Meeting George

As he sat in his hotel room contemplating the end of his twenty-three-year marriage and what he needed to do next, Jim decided that he would stay close to his daughters and spend as much time with them as he could before they left to begin their own lives. He wasn’t about to miss any more of their high school years than he had already been robbed of. Jim was very active in his daughters’ lives, and that was something that he was not willing to give up. It was the last thing that he had to grasp to that was keeping him sane. Bonner County had been a disaster for him, and he felt the urge to be elsewhere, anywhere.

A temporary abode was needed, something simple and non-committing. Something from which he could leave in thirty seconds flat with no regrets or repercussions. The future of his funds was also highly uncertain, and that made cheap a priority as well. Jim fired up his phone, logged onto the hotel’s Wi-Fi, and entered the world of GregsList. Scanning the rooms for rent section, he encountered the ad for the Mooney Family Farm.

One of three places he had decided to look at, it was the final phone call that he made. The voice on the other end of the connection was that of an older man, decidedly country in its dialect, friendly, and welcoming. When he asked for the address to come and view the room for rent, Jim was expecting the normal rural directions to be given. You know, the usual follow the road to the barn, turn left by the brown horse with the white spot on his nose, and then look for the blue house by the red silo next to the field. But this was even worse.

Copyright © 2019 J.J. West. Fiddlesticks! Tales From A Country Ghetto.
All Rights Reserved.

El Jefe

Eva came to the Farm for the first time on a summer afternoon, meeting George by the crooked bank of mailboxes at the end of the long dirt road. He was already there waiting for her when she arrived. She followed his truck up the long driveway to his rambling farmhouse. He opened the front door and motioned for her to go inside.

She had seen his ad on the internet many months earlier while researching rentals in the area and kept it filed away as something to maybe check out once she moved to Idaho. The place looked and sounded like some sort of commune with rooms for rent in a big old house. Probably a bunch of stoner hippies who sit around a fire beating drums every night, she thought, initially not too excited about the place. Eva really just wanted to be alone for a while.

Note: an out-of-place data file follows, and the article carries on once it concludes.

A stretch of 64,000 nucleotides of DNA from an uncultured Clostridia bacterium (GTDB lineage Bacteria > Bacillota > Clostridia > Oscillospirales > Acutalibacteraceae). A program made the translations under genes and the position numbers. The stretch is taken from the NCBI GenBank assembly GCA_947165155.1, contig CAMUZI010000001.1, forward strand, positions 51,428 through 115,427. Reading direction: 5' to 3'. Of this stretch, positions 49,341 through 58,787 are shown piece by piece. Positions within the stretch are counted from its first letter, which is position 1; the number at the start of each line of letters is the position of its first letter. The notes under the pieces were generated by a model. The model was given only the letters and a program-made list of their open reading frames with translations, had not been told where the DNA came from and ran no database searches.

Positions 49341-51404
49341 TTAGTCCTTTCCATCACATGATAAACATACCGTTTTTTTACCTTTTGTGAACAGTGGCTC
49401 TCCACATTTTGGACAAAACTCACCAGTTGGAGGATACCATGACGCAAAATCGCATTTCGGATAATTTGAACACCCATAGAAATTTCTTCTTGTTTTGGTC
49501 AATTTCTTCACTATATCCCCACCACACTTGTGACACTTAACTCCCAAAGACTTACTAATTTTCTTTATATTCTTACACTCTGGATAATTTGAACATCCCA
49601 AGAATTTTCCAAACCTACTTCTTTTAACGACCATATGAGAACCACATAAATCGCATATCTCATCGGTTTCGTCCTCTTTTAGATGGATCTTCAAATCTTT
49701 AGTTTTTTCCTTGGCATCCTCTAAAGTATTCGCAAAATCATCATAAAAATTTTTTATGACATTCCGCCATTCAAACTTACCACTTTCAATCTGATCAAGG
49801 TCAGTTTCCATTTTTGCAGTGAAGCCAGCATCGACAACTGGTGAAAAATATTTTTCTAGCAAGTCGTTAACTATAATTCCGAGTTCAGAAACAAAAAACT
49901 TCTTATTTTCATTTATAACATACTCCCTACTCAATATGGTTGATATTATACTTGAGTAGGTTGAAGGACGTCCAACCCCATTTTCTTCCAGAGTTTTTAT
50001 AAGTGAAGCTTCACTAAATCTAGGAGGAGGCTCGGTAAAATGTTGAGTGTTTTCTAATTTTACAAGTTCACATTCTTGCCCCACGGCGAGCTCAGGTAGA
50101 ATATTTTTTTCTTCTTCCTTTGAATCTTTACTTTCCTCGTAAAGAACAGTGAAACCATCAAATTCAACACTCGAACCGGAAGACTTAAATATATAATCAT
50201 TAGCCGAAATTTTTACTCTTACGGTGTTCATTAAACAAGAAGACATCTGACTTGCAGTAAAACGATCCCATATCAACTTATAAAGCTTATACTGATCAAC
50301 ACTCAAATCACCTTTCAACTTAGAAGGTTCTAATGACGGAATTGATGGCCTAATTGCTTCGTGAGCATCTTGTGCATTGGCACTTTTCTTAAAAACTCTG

“Welp, I don’t have any rooms open in the house right now, but let me show you around anyway,” George said with a wide grin as they stood in his kitchen. He spoke slowly and gently, and there were some bits of hay in his hair and a half-eaten carrot in the front pocket of his shirt. He was around retirement age, and with his red plaid shirt and dirt-encrusted jeans held up by suspenders, he looked like a storybook farmer.

Eva was slightly disappointed, wondering why he’d asked her to come by if there weren’t any openings. Her tall, slender frame towered over his squat, frog-like appearance by nearly a foot. “I heard everything’s bigger in Texas,” he said. “But are they all as tall and pretty as you?”

Copyright © 2019 J.J. West. Fiddlesticks! Tales From A Country Ghetto.
All Rights Reserved.

Cuckoo’s Nest: Wet Blanket

In the beginning, everyone figured she was dead, leaving George widowed to take care of the 160 acres by himself. She appeared in a few old family photos hung up around the house and was vaguely known by name. But George, presumably distraught over her loss, never said a word about his long-time wife, Gabriella.

That summer, he had been seeking the companionship of a lady friend. The dating pool in Bonner County is notoriously shallow, referencing both the actual depth of available options and the inbred quality of its limited prospects. Any single person living in the area can attest to this. And so, his daughter, Sage, helped him set up a profile on Country Kiss, an online dating site. Steward of the Family Woods, his ad began, Looking for a Nice Country Gal. He had Sage take a few candid shots with him sitting on the tractor and standing with the cows, grinning proudly with his gap-toothed smile.